Celebrating 20 years — talking past, present & future of Everclear
Everclear is currently in the home stretch of a 34-date So Much For the Afterglow 20th anniversary tour. Celebrating the bands most successful selling album has been an inspiring experience for frontman, Art Alexakis. Songs like “Father of Mine” and “I Will Buy You a New Life” have been giants in a catalog full of hits. In addition, they represent the pure nature of Alexakis’ lyrical approach in sharing real-life experiences. It’s this honestly that has played a major role in piloting the record 20 years strong.
I recently caught up with Alexakis before the bands show at the House of Blues in Boston to discuss the infamous record, the challenges the band overcame in recording it and what lies ahead for Everclear.
What does 20 years of So Much For the Afterglow mean to you? What is the emotion?
It’s definitely an icon to me. It’s a benchmark. In some ways 20 years means a lot and in some ways, it means nothing. It doesn’t feel like 20 years ago. At times, it seems a lot longer. I’ve made nine albums and it’s not like I put everything into only the Afterglow album, I’ve put everything into every album. At the time, I was at a place where I made three multi-platinum records. Even back in the day when people were selling a lot of records, that was a big deal. That was what people called a career. I’m still touring because of that — in large part due to this record. I don’t feel like we are regressing or living in the past. This is a moment that we are specifically spotlighting that is a very important part of our past. That’s the good thing about nostalgia, it puts the blinders on to the bad things. I don’t think there’s anything wrong with that as long as you realize that’s what it is. You have to be able to enjoy this then move forward.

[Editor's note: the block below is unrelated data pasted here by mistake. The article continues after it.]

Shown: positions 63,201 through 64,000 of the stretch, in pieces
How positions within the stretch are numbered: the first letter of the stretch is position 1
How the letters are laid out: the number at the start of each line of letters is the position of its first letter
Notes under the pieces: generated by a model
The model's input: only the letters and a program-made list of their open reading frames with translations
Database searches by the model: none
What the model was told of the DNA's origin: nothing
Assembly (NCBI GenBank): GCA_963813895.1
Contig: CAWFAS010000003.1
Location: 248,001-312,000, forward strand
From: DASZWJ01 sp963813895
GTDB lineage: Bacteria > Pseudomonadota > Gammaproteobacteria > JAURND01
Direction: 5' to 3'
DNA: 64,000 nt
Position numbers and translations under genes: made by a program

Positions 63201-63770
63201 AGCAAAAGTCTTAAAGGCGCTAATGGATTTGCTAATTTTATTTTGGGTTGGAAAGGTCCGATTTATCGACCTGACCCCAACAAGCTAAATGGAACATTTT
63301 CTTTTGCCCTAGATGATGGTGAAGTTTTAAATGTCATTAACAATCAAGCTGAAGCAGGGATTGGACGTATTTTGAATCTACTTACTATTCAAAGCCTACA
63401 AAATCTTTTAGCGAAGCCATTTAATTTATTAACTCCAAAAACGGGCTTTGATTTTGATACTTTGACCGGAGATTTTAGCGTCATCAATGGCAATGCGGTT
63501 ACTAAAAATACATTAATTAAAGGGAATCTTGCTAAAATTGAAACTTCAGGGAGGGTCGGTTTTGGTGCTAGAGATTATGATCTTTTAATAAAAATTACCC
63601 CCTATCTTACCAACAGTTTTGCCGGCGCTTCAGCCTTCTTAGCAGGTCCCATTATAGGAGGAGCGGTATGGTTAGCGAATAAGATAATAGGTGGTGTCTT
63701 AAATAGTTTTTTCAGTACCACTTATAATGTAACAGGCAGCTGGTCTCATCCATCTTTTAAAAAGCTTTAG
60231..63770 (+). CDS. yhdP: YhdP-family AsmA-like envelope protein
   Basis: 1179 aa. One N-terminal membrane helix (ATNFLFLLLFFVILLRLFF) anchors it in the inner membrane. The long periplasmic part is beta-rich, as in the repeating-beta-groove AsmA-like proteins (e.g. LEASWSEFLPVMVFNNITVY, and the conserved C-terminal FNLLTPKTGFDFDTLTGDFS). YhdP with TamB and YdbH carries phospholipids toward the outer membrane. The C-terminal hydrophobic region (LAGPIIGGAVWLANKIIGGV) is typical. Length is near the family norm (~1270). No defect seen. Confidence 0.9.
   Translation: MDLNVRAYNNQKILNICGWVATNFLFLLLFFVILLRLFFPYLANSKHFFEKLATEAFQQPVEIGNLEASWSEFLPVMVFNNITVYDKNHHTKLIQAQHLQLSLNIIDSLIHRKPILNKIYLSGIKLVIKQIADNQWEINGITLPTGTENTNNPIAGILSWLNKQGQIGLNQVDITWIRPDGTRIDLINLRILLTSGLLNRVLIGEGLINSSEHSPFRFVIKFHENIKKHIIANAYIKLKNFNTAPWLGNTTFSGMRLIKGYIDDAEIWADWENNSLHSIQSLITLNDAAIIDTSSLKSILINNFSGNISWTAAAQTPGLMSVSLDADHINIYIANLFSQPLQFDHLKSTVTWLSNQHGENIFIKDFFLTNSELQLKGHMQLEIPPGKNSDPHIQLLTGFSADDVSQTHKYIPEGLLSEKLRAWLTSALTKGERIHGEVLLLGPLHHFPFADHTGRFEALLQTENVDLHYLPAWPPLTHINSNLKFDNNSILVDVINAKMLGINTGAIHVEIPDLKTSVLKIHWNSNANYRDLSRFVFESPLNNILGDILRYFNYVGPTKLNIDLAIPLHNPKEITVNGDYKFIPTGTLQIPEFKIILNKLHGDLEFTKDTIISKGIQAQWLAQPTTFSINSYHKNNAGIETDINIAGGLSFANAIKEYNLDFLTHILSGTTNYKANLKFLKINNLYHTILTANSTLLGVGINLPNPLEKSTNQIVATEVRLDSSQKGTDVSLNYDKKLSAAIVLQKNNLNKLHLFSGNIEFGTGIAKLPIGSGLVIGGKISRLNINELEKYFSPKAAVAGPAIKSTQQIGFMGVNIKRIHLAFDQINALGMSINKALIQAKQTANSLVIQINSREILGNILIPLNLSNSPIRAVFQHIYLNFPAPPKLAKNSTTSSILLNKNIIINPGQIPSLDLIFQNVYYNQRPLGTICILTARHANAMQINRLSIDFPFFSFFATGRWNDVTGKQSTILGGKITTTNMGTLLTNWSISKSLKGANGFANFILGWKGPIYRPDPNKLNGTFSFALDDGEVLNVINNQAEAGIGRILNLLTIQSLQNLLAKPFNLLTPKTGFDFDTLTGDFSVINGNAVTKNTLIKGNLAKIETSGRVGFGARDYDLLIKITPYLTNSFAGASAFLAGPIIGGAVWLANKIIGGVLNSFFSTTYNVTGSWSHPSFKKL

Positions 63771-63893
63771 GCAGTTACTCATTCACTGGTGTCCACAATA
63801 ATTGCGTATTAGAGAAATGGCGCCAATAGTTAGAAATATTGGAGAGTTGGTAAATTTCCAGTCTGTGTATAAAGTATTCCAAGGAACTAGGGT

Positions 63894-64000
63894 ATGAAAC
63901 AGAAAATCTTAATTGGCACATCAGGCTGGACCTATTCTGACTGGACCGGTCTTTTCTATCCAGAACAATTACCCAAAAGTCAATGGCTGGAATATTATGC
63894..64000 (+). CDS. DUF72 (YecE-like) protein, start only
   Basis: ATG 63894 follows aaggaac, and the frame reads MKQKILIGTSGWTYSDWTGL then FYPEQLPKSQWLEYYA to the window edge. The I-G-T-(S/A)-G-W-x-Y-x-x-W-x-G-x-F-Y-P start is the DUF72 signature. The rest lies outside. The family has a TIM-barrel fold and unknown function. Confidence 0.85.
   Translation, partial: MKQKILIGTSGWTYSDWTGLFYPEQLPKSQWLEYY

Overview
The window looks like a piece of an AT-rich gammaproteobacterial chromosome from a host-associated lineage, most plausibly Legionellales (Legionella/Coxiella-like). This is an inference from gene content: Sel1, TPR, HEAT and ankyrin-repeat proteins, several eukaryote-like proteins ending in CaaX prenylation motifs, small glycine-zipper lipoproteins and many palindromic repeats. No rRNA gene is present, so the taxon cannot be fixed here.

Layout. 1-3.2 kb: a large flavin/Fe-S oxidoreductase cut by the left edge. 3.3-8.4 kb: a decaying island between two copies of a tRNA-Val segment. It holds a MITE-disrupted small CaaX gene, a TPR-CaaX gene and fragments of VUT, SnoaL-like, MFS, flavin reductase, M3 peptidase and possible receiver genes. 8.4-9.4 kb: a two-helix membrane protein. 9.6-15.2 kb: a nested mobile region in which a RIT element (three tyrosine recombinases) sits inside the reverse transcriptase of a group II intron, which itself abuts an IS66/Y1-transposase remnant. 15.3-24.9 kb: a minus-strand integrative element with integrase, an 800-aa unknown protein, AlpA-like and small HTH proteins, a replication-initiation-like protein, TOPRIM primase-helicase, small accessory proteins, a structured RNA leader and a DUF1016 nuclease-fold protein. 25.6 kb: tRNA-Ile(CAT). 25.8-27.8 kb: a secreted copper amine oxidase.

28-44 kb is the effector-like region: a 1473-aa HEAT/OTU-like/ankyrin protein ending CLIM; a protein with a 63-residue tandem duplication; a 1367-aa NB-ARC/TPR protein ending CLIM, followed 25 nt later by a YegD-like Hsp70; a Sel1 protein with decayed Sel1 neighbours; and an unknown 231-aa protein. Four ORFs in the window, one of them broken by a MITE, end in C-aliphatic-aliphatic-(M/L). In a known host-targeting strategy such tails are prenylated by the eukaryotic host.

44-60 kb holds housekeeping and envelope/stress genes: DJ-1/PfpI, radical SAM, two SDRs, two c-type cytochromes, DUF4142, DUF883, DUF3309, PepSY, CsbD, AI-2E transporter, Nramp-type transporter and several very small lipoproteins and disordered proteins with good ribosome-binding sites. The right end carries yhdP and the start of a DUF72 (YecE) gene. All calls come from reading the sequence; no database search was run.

This album came when it was supposed to come. It’s still connecting with people and it’s still connecting with me.
You are also looking at 26 years of Everclear. How does your longevity as a band compare to celebrating one record?
Well, we’ve had different members. I’m the only original guy left, but this always started as my project. It was me looking for people. I had the songs and the ideas of what I wanted to do. Just like Trent Reznor and Billy Corgan. Given that, the longevity of the band Everclear, and me working really hard to keep the integrity of it, no matter who played in it, I think that shows it’s something I have taken very seriously — the legacy of it. It’s what I do. It’s what I’ve done my entire adult life and for a career. I think that’s awesome.
I’m very proud of what I created with Everclear. I don’t dwell on it, but sometimes I will look back and think — God, I’ve done this for a long time. I can’t wait to do another record. It’s just like anything else, it depends upon what you had for dinner last night.
Do you have a favorite memory from the So Much For the Afterglow time period?
There wasn’t one defining thing that represents what it was all about. There are a lot of points of light. Playing in support of the record in 1999, even though it was two years later, we played Woodstock ’99. That was amazing. When I wrote “I Will Buy You a New Life”, it all came together in two days. From the idea, to writing it, to recording, to mixing.
“I Will Buy You a New Life”, “Father of Mine” and “Everything to Everyone” were huge songs off that record. Did you know when you wrote them that you had something special?